Actor, comedian. Born April 3, 1961, in Brooklyn, New York. Murphy spent his early years in the projects of Bushwick with his father, Charles Murphy, a New York City police officer and amateur comedian, his mother, Lillian Murphy, a telephone operator, and his brother Charles. His parents divorced when he was three; five years later, his father died and his mother went into the hospital for an extended period. When Murphy was nine, his mother married Vernon Lynch, a foreman at a Breyer’s ice cream factory, and the family moved to the primarily African-American suburb of Roosevelt, Long Island. Murphy watched a lot of television growing up and developed a great skill for impressions, doing such characters as Bugs Bunny, Bullwinkle, and Sylvester the Cat. Murphy told Gene Lyons of Newsweek, “my mother says I never talked in my own voice—always cartoon characters.” Although he was never a dedicated student, Murphy found a great forum for his verbal agility in grade school, excelling in the popular game of “ranking”—trading witty insults with classmates. Hosting a talent show at the Roosevelt Youth Center at age 15, Murphy delighted his young audience with an impersonation of Al Green. This early success spurned a passion for showbiz, and Murphy began working on his comedy routines after school and performing stand-up at local bars, clubs, and "gong shows." His schoolwork suffered, however, and Murphy had to repeat the 10th grade. By doubling up on classes and attending summer and night school, he graduated only a couple of months late. Murphy was voted the “most popular” boy in his graduating class. His declared career plan: comedian. Responding to the pleas of his mother, Murphy enrolled at Nassau Community College and worked part-time as a shoe store clerk. He continued to perform in local clubs, and eventually worked his way into such New York City venues as the Comic Strip—billing himself as a disciple of the great comedian Richard Pryor. Although his raunchy, profanity-ridden routines resembled his idol’s, Murphy stayed away from drinking, smoking, and drugs, and would later declare to Barbara Walters, “I don’t have to sniff cocaine to make me funny.”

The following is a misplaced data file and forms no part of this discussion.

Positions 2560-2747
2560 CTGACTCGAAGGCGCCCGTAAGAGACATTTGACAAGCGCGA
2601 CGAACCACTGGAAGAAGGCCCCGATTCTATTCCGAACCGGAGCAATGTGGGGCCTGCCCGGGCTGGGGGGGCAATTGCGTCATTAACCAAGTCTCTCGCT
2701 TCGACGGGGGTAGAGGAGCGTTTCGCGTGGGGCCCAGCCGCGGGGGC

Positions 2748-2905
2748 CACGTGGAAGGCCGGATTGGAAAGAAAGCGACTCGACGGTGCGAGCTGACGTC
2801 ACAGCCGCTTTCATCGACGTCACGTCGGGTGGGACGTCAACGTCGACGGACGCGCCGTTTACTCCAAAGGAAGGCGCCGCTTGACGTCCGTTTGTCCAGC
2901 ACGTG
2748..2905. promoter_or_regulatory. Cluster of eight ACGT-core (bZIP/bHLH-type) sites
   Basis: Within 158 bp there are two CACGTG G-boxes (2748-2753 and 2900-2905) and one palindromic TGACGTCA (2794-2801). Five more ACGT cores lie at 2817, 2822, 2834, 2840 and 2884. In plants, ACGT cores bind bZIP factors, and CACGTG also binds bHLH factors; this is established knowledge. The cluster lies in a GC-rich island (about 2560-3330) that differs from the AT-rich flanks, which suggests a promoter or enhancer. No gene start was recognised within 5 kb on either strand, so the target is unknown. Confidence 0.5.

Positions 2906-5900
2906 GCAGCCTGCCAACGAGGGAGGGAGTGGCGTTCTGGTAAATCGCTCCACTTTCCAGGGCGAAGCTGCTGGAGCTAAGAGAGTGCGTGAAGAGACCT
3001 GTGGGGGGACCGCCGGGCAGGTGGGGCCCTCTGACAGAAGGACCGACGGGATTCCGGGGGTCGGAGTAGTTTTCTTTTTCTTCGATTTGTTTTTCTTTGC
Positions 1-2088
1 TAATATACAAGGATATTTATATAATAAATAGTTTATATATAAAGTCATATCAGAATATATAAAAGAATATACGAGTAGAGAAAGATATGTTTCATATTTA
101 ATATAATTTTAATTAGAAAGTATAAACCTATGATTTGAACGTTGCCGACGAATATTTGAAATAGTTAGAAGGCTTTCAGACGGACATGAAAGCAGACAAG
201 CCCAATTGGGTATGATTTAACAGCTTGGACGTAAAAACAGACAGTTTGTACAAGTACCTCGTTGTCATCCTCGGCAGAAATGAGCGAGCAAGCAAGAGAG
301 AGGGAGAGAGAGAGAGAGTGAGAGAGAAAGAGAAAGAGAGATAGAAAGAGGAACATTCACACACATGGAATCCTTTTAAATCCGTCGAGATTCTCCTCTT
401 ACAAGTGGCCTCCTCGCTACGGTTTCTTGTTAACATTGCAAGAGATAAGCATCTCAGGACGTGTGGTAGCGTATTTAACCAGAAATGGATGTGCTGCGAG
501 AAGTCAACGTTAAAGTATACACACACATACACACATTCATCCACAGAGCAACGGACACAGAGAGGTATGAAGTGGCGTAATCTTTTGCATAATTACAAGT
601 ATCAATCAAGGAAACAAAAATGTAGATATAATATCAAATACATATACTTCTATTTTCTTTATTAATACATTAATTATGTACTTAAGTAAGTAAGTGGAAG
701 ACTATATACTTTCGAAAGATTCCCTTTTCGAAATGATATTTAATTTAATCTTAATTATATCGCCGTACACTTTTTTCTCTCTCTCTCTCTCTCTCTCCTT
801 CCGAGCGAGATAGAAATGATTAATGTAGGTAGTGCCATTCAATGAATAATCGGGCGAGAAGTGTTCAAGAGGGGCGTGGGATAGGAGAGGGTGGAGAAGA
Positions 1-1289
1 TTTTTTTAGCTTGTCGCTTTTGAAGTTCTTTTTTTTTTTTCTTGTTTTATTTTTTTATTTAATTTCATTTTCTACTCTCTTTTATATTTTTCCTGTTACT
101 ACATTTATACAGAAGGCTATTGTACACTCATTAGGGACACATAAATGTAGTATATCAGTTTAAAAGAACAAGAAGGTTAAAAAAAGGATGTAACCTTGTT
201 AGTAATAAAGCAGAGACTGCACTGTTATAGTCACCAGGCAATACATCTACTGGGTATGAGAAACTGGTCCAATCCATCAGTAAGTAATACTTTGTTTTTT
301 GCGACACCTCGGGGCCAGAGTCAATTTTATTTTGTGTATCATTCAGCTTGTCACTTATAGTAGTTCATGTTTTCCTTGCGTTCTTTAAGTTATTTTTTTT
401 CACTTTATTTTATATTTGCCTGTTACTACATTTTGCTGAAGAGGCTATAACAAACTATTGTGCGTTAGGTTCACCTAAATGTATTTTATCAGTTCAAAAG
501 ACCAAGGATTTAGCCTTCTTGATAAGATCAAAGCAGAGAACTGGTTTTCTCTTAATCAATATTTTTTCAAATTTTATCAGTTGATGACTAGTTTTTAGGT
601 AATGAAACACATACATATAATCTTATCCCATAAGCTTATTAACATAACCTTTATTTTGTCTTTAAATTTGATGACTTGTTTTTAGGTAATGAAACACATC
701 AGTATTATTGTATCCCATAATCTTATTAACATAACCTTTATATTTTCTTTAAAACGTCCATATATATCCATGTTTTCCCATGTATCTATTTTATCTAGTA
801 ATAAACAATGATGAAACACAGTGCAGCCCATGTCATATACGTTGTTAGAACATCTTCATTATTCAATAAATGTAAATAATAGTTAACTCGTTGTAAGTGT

When Murphy learned that the producers of NBC’s popular late night comedy show, Saturday Night Live, were seeking a black cast member for the 1980-81 season, he jumped on the opportunity and auditioned six times.
Ďaľšie referáty z kategórie
Edie Murphy biography
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